08-04-2016 11:43 AM
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  1. Clocks's Avatar
    The phone will receive the "monthly security patches", not "security patches, monthly". Not sure why that was ever really in doubt even though one website had said so. They have released security patches for their existing flagships, just not monthly.

    I really don't get why people get worked up about whether they receive patches for theoretical exploits that have never been used in the wild every 4 weeks or a couple times a year. Unless you spend your days side loading shadey apps and browsing creepy websites on a rooted phone.
    PapaGary likes this.
    07-21-2016 08:06 PM
  2. Golfdriver97's Avatar
    How many of those people say, "what should I get?" And when you tell them, Nexus 5X! or OnePlus 3! And then then they buy a Galaxy S5 or iPhone SE in 2016 because it's free on contract?
    I have had 2 guys in the shop buy a Nexus 5x from my suggestion. However, in situations like this, one of my questions is 'Are you going to get a device through your carrier?'. If the answer is yes, it does help in eliminating options that I would not bother to suggest.
    Aquila and libra89 like this.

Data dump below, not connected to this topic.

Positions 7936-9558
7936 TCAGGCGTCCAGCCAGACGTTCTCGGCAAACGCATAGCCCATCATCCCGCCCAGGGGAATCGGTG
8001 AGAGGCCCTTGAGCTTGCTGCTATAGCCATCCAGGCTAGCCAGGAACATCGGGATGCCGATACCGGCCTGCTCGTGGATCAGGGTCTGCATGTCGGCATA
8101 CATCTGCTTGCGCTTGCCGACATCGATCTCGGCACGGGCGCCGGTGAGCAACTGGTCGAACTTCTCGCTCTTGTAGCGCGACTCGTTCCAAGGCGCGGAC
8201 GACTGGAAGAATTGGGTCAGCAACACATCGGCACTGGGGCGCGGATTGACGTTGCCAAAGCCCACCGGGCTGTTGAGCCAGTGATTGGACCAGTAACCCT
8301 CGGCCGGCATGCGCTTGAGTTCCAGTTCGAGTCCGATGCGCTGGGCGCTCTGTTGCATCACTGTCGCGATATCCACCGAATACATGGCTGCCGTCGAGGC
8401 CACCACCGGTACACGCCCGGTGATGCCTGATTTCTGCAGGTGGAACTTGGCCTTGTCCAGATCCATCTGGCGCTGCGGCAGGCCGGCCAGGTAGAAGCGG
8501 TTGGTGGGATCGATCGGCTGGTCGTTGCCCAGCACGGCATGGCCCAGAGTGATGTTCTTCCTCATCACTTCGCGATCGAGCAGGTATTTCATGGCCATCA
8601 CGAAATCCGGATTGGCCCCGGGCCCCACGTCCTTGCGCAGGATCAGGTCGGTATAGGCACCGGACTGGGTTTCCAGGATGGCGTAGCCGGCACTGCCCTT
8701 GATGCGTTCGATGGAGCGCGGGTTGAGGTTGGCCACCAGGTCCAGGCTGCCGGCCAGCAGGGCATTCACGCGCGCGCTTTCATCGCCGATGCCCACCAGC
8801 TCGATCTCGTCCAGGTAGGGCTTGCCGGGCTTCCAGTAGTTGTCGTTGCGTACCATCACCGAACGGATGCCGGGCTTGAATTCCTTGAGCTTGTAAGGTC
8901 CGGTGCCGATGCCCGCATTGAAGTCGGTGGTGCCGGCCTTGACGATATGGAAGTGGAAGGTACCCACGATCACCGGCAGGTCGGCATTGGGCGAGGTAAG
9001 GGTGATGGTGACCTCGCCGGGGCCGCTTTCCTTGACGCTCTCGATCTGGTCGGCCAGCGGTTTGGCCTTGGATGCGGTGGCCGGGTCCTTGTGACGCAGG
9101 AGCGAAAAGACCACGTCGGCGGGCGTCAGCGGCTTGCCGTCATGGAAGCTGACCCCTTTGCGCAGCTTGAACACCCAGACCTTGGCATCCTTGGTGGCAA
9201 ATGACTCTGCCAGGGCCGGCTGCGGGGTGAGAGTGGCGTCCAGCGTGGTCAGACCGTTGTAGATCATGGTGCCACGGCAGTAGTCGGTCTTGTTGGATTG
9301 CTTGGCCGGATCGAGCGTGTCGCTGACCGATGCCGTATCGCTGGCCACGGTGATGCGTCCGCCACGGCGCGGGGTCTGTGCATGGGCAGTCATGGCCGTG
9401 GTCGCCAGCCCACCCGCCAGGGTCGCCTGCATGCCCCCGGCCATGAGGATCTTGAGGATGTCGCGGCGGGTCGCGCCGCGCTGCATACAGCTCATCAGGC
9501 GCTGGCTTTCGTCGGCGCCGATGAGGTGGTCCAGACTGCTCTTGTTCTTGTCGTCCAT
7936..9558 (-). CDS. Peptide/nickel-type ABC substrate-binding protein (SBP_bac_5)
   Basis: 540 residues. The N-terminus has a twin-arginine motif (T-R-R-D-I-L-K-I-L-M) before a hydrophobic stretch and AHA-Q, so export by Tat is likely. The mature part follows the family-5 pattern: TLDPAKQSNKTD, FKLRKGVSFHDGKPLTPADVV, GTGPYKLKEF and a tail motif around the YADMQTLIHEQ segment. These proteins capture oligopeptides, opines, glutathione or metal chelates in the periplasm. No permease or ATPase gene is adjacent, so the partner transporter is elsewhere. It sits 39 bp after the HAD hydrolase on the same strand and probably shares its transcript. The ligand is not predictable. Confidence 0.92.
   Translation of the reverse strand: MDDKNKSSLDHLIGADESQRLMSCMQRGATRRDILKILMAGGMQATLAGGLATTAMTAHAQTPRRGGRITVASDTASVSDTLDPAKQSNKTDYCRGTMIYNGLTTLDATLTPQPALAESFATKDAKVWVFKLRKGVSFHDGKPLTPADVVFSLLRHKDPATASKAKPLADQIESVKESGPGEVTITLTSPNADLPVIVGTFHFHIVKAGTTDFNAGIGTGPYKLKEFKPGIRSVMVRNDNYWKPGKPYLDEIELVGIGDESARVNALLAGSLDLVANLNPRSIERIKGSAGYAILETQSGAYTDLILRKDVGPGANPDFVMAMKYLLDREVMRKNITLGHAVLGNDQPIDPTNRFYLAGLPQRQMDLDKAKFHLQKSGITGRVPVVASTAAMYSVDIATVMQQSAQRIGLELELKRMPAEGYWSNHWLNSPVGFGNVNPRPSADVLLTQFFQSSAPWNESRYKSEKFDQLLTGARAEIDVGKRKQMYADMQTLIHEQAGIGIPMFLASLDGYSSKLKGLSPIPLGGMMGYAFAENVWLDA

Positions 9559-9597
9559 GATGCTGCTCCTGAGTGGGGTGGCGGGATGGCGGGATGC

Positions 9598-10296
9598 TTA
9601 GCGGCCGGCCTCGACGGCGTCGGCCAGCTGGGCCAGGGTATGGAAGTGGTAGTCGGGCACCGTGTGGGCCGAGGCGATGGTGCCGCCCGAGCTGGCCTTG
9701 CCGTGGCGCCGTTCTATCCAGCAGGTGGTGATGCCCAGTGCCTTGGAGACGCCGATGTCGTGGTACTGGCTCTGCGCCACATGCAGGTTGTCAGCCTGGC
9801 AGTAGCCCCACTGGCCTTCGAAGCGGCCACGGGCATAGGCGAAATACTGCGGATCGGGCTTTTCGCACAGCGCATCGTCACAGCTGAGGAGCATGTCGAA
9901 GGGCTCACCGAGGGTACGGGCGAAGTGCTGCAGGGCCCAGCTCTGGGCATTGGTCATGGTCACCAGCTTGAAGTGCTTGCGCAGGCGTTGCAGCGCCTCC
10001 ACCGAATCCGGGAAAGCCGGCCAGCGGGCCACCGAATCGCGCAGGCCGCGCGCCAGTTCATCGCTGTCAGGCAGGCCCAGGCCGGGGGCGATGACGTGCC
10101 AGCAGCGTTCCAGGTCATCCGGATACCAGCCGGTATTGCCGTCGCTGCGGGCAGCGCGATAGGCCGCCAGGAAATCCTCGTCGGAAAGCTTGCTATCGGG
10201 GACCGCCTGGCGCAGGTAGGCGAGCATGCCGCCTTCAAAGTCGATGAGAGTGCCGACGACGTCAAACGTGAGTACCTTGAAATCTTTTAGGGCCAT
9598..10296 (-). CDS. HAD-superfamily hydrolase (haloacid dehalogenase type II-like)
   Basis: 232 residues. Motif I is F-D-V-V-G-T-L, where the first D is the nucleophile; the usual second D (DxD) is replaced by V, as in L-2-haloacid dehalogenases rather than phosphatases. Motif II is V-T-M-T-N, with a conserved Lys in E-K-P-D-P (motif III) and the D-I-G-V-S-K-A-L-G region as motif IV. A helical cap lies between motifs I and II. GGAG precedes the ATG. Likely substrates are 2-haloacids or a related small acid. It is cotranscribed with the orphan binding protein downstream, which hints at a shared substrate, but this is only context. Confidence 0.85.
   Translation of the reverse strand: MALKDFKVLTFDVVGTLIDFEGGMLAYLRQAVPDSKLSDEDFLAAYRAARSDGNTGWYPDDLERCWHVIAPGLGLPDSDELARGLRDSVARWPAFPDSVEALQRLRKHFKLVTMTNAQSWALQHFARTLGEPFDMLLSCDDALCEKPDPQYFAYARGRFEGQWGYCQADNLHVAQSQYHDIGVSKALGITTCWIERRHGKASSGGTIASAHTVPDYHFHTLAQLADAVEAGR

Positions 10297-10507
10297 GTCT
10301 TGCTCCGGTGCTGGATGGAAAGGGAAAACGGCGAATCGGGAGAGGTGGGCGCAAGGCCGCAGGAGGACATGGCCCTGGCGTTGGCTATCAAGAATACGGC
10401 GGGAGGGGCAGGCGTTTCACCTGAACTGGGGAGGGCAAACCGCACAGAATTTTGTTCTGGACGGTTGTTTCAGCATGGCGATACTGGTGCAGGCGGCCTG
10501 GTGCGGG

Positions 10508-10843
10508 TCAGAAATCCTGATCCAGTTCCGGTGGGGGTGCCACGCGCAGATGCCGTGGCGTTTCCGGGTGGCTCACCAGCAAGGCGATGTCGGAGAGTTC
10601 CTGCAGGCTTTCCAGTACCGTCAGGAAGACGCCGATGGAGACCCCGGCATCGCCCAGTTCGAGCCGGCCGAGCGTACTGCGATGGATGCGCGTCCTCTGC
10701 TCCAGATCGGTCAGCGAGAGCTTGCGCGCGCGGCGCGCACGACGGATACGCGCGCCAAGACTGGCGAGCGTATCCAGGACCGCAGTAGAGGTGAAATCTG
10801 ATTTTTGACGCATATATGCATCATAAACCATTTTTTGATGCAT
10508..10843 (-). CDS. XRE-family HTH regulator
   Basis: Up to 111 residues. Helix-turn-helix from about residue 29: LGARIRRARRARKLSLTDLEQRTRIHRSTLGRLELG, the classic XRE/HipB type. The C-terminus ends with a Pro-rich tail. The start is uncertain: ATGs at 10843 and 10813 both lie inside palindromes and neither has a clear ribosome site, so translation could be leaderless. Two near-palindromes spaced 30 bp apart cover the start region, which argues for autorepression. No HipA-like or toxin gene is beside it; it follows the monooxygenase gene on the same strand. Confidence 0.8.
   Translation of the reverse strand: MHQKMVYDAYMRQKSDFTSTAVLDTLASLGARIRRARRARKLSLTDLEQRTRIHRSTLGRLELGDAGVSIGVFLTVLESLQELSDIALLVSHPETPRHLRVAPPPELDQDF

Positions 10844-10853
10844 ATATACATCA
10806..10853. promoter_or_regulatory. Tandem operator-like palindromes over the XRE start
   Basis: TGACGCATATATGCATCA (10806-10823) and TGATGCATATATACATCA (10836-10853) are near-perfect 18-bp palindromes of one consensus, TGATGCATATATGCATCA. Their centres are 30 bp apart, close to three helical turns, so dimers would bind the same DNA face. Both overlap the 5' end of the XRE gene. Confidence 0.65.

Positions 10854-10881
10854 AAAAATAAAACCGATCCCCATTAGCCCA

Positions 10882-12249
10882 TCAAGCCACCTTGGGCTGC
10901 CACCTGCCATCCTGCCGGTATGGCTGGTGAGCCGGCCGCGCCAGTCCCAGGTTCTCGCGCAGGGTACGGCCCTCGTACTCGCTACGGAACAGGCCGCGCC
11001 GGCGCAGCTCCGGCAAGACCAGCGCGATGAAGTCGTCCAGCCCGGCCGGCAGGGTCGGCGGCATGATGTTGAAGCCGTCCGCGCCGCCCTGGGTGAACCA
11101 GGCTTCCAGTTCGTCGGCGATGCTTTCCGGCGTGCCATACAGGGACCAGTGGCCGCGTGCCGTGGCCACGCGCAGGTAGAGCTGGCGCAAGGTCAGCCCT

07-21-2016 08:18 PM
  3. D13H4RD2L1V3's Avatar
    The phone will receive the "monthly security patches", not "security patches, monthly". Not sure why that was ever really in doubt even though one website had said so. They have released security patches for their existing flagships, just not monthly.

    I really don't get why people get worked up about whether they receive patches for theoretical exploits that have never been used in the wild every 4 weeks or a couple times a year. Unless you spend your days side loading shadey apps and browsing creepy websites on a rooted phone.
    Well, if I were to spend $600+ on a phone having one that receives updates on a more frequent basis would be pretty appealing to me.

    Then again, I'm not your typical layman.

    Posted via the Android Central App
    07-21-2016 08:22 PM
  4. Clocks's Avatar
    Well, if I were to spend $600+ on a phone having one that receives updates on a more frequent basis would be pretty appealing to me.